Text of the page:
Almost all cultures have the notion that there is a judgment when we die. Some kind of accounting has to be made of one’s life. I believe God — and to me “God” is just shorthand for the ineffable divine presence — has only one question for us at the end: “Did you become yourself?” We have a seeded self that begins to germinate at birth. Our true goal in life is to become that self.

There’s an African proverb: “When death finds you, may it find you alive.” Alive means living your own damn life, not the life that your parents wanted, or the life some cultural group or political party wanted, but the life that your own soul wants to live. That’s the way to evaluate whether you are an authentic person or not.

(Malkin): Why did you write Fate and Destiny now?

(Meade): People draw some sense of self from the story told in the world around them. As poet Muriel Rukeyser said, “The universe is made of stories, not of atoms.” Right now, with culture unraveling and nature being rattled to its core, there is little security to be found in existing institutions, and coherent stories are increasingly hard to find. The other place to find a coherent story is inside. That means going to the core of your own life and finding the story seeded within.

(Malkin): And this is important right now because things are falling apart culturally, economically, politically, and environmentally?

(Meade): Yes, it is rare that a culture would be so thoroughly troubled at the same time that nature is so deeply disturbed. A culture falls apart when its sense of youthful imagination disappears at the same time that the wisdom of the elders is forgotten. Young people are growing up in a world of tragedy. They may appear to be ignoring it, but they are actually feeling it strongly. You’re not supposed to be worrying about the end of the world as a teenager; you’re supposed to be bringing your dream to it. The world seems old and troubled now, and the young are no longer allowed to be as young as they should be.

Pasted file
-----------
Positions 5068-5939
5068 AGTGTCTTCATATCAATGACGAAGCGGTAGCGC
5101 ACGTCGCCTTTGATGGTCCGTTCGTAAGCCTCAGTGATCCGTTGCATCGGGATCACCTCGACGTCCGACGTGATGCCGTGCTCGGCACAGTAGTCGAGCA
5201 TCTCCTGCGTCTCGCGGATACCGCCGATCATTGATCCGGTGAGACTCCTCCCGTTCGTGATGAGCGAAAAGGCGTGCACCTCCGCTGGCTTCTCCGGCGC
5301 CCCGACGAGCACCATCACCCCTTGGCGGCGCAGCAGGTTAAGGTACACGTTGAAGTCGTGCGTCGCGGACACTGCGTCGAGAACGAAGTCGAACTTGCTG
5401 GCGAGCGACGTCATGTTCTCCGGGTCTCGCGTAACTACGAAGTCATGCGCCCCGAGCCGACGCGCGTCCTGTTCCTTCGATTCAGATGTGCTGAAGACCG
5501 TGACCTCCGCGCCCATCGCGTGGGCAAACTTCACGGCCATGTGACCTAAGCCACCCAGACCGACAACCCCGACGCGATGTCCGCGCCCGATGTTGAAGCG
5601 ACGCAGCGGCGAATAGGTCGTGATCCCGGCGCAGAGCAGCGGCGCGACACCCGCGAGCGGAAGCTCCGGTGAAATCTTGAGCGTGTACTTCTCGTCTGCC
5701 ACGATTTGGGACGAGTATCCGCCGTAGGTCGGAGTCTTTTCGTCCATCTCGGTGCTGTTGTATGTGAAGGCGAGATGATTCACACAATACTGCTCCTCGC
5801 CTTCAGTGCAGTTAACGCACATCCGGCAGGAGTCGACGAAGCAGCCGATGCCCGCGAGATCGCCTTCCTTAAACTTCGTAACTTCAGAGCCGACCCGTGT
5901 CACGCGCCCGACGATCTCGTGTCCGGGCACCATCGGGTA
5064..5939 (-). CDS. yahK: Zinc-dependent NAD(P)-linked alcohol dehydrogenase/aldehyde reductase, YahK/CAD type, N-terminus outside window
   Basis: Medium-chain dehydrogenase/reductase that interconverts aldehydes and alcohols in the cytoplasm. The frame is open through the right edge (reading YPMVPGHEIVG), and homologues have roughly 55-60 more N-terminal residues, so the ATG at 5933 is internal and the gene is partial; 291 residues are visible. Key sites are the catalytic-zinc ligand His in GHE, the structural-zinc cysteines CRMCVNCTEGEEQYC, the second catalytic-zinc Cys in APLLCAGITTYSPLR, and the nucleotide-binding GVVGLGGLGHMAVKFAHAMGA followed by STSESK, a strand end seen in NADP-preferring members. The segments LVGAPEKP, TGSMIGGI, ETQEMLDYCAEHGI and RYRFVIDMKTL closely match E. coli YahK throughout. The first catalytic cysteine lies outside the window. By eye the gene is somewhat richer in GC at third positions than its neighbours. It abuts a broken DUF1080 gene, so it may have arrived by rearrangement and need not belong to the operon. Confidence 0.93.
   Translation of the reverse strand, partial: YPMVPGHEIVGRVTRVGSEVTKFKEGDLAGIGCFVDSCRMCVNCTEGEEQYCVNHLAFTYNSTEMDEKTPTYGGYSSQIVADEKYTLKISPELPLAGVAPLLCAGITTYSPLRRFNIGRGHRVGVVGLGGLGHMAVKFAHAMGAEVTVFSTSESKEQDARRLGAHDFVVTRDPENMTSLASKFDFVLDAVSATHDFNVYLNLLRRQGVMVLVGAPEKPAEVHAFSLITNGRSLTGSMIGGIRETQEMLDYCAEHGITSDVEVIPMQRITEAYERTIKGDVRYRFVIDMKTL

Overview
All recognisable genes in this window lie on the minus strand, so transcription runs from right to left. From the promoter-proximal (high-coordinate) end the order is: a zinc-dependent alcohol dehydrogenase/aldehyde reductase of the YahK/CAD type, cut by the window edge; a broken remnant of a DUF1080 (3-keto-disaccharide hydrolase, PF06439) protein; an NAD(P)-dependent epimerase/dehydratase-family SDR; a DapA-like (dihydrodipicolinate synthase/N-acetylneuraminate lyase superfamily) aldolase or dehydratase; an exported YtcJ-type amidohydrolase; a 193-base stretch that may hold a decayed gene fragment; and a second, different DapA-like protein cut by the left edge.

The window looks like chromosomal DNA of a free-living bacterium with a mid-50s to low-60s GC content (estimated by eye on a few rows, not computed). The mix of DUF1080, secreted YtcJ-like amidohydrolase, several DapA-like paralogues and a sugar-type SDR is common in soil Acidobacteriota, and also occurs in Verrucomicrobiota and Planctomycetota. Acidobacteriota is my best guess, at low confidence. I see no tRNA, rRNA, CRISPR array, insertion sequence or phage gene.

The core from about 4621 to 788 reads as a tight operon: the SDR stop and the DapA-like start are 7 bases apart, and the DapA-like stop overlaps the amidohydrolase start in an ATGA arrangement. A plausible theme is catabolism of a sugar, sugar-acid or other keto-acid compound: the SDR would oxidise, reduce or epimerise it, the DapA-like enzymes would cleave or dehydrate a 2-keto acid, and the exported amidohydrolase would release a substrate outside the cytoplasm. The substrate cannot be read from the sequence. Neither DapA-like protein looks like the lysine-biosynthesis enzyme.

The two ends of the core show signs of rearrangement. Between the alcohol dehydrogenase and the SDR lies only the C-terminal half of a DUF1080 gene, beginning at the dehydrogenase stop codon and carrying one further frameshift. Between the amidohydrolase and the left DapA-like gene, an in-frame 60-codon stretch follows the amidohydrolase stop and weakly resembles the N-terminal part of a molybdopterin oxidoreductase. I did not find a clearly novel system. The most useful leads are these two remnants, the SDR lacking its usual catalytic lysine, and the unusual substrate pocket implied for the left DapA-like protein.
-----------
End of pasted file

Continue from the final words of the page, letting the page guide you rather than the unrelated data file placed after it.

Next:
On the other side of the road of life you have the elders, who are often just “olders.” They could become elders in the collective story if they could awaken from the fear that they are over the hill and going downhill. They don’t understand that elders awaken through a descent into the depths, where life renews itself. Going downhill involves a process of going deeper into oneself and realizing, Aha! My life has meaning if I see it from the angle of fate revealing a sense of inner meaning and destiny.

Many traditional cultures believe that the true elders stay young at heart because they remain close to the dreams they had when they were young. In modern culture people try to change their outer appearance to look younger, but the role of the elder is to go deep inside, to stay in touch with the eternal as well as the sage in one’s heart. Aging is a biological process that happens to everyone. Everybody gets older, but not everybody gets to be an elder. Becoming an elder involves a lifelong awakening to and reflection upon the story embedded in one’s soul.

The revolutions in the Middle East, which will hopefully lead to democratic outcomes, are partly driven by the fact that the majority of people in the Middle East are under thirty. In American culture the aging baby boomers and increasing longevity are creating the opposite: an aging population. That means we have a different kind of cultural imagination than the Middle East has right now. One downside to an aging population is that fears and anxieties can easily grow as we become older. You can see that in conservative politics and when people vote out of fear or hold too tightly to their wealth because they are afraid of the end of life.

When older people become elders, they act not out of fear but out of wisdom and understanding. They’re not sitting at death’s door still trying to check their portfolios online. Elders feel inspired to give back the wisdom they’ve extracted from life and not simply be receiving material benefits. If there were to be a genuine revolution in this culture — which claims to be free but increasingly lacks freedom — it’s more likely to come from older folks who give up the fears associated with aging and dying and become elders instead.

One of the biggest surprises in the last ten years was when Warren Buffett made the decision to begin giving away most of his money. Perhaps Buffett awakened to the fact that, when you get to a certain age, the material wealth you have accumulated isn’t really as valuable to you. Your portfolio is not worth much on the other side. So why not do some good with it now? Buffett is a model for the older people of our culture, who happen to have the majority of the wealth. Donald Trump seems to be the opposite. He’s still trying to trump everybody.

The next stage of growth in America would be for the elders who can afford it to begin giving away what they’ve accumulated rather than worrying too much about retirement security. As an Irish poet once said, a false sense of security is the only kind there is. The true elders know that.

(Malkin): What about the importance of youthful imagination in a free, creative people and culture?

(Meade): Young people are always using their imagination. That’s why they tend to create the fashions. They’re fashioning what comes next from whatever they can find in their environment.